Compare that to the U.S. dollar, which inflation has decimated over the past 100 years. The buying power of one dollar in 1913 (the year the U.S. Federal Reserve was created) is now $0.04.

Myth No. 2: If the Bitcoin Technology Fails, It Will Become Worthless

It's true that a fatal error in the code that controls Bitcoin would quickly render the digital currency worthless, or nearly so. However, after eight years of running nonstop, this is not a likely scenario.

It's possible, of course. But the risk of becoming worthless is not unique to Bitcoin - it's true of just about every investment. Just ask anyone who held stock in Enron in 2004, General Motors (NYSE: GM) in 2007, or RadioShack in 2015.

Myth No. 3: Only Criminals Use Bitcoin 

This notion got started in 2013, when the FBI took down the Silk Road website. Silk Road was an online marketplace for illegal drugs, among other things, that accepted Bitcoin as payment. More recently, cybercriminals using "ransomware" - malware that locks up the data on a victim's computer with a code known only to the hacker - have asked for Bitcoin in exchange for the digital key.

It's true that cybercriminals prefer Bitcoin. But it's not the exclusive domain of criminals.

Hundreds of legitimate Bitcoin-based startup companies have received $1.5 billion in venture capital over the past five years. And just about all of the world's major financial institutions, from stock exchanges to big banks, are studying ways to apply the technology.

And just because criminals use something doesn't automatically make it bad. Criminals often use autos, but no one considers autos a tool of crime. Criminals also use cash, but so do millions of law-abiding citizens.

Myth No. 4: Bitcoin Isn't Regulated, So It's Dangerous

Bitcoin trading isn't completely unregulated - just ask the folks who run the Chinese Bitcoin exchanges - but it's not nearly as regulated as other forms of investing.

That might make Bitcoin seem more risky until you consider that the regulators don't exactly have the greatest track record for protecting investors from calamity. Who remembers the dot-com bubble of the late 1990s? How about the subprime mortgage crisis of 2008? Credit default swaps? Bernie Madoff?

That's not to diminish the risks associated with investing in Bitcoin. But if you're putting your faith in regulators to protect you, you haven't been paying attention.

Myth No. 5: Bitcoin Is Too Volatile to Be a Currency 

This is a myth that tries to stuff Bitcoin into one category - and in doing so draws some poor conclusions.

The argument is that Bitcoin's price volatility - it can jump up or down as much as 10% to 15% in a matter of hours - makes it unsuitable as a currency.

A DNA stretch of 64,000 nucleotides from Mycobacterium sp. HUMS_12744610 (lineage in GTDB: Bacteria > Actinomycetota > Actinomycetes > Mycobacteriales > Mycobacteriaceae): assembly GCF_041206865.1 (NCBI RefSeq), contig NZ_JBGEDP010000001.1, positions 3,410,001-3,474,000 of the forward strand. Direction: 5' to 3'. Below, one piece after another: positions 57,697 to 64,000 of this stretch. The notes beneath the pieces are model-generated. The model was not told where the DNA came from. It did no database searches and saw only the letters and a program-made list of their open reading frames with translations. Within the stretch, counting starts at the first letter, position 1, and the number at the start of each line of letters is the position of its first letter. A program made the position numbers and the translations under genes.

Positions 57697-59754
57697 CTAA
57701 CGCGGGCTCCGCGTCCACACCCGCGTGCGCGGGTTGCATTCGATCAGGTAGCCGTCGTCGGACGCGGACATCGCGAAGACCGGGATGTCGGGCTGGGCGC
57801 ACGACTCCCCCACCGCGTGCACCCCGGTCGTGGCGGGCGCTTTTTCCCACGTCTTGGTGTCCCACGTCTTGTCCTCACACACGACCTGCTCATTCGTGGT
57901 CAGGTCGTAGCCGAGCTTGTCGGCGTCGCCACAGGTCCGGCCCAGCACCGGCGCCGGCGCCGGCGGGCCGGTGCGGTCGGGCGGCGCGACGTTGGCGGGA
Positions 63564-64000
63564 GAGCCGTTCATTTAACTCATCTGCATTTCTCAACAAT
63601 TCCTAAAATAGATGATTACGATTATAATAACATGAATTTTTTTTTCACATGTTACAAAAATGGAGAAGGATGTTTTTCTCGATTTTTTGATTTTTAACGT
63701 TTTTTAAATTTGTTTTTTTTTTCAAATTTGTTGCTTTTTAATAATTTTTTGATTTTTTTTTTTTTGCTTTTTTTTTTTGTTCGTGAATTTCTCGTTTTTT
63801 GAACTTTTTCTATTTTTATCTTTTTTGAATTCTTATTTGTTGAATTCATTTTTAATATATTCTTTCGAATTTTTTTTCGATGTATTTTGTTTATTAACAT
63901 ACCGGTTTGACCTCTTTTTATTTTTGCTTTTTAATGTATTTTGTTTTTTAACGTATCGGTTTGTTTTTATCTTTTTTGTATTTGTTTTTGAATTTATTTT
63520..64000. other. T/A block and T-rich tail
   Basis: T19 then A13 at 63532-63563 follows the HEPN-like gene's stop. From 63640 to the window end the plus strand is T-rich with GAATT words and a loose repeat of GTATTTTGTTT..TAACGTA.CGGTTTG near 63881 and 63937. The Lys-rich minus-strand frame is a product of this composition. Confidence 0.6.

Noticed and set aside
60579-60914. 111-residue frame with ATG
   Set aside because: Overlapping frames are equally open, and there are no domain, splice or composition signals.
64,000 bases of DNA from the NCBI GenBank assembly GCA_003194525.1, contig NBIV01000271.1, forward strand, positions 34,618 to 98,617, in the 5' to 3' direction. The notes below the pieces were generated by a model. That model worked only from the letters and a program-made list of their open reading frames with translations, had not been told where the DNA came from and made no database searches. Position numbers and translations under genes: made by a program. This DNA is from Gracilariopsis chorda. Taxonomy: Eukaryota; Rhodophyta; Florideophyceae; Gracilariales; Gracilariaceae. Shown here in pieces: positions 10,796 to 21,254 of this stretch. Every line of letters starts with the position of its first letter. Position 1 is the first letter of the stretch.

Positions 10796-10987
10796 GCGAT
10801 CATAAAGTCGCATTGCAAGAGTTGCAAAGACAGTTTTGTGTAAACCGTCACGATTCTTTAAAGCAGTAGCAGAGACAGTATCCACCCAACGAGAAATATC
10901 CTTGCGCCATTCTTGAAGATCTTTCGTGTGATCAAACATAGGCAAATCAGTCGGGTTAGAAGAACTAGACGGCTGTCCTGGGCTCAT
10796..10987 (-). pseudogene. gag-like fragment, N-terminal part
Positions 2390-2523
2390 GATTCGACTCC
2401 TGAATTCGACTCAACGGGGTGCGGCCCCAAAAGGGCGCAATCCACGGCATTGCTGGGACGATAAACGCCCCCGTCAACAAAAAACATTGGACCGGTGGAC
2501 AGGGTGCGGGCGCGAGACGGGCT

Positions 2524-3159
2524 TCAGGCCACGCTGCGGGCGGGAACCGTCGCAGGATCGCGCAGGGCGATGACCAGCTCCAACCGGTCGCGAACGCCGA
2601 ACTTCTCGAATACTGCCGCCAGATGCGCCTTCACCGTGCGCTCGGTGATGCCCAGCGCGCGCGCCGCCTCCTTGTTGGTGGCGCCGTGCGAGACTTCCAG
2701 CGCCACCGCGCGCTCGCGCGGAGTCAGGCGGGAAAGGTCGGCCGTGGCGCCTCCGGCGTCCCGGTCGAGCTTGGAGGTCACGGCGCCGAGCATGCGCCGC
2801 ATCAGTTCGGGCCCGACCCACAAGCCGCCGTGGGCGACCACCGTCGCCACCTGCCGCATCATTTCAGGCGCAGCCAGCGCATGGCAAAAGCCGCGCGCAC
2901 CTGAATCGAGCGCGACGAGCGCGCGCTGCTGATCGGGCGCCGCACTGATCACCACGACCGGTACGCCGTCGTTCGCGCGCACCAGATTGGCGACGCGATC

But just because Bitcoin can function as a currency doesn't mean that's how it should be classified. More important is that it's a frictionless way to move money across the Internet. Bitcoin also provides a way to assign and verify ownership as part of a transaction.

In other words, the volatility doesn't matter for most of the things Bitcoin does.

Myth No. 6: Bitcoin Can Be Hacked

It's true that several Bitcoin exchanges have been hacked and bitcoins stored there have been stolen. But the actual protocol - the code that runs the network -- has never been hacked. If it had, Bitcoin probably would have collapsed.

The lesson for investors is to be careful where you buy and store your bitcoins. If you keep them in a separate Bitcoin wallet on your own computer, or use a paper wallet, your Bitcoins can't be hacked.

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About the Author

David Zeiler, Associate Editor for Money Morning at Money Map Press, has been a journalist for more than 35 years, including 18 spent at The Baltimore Sun. He has worked as a writer, editor, and page designer at different times in his career. He's interviewed a number of well-known personalities - ranging from punk rock icon Joey Ramone to Apple Inc. co-founder Steve Wozniak.

Over the course of his journalistic career, Dave has covered many diverse subjects. Since arriving at Money Morning in 2011, he has focused primarily on technology. He's an expert on both Apple and cryptocurrencies. He started writing about Apple for The Sun in the mid-1990s, and had an Apple blog on The Sun's web site from 2007-2009. Dave's been writing about Bitcoin since 2011 - long before most people had even heard of it. He even mined it for a short time.

Dave has a BA in English and Mass Communications from Loyola University Maryland.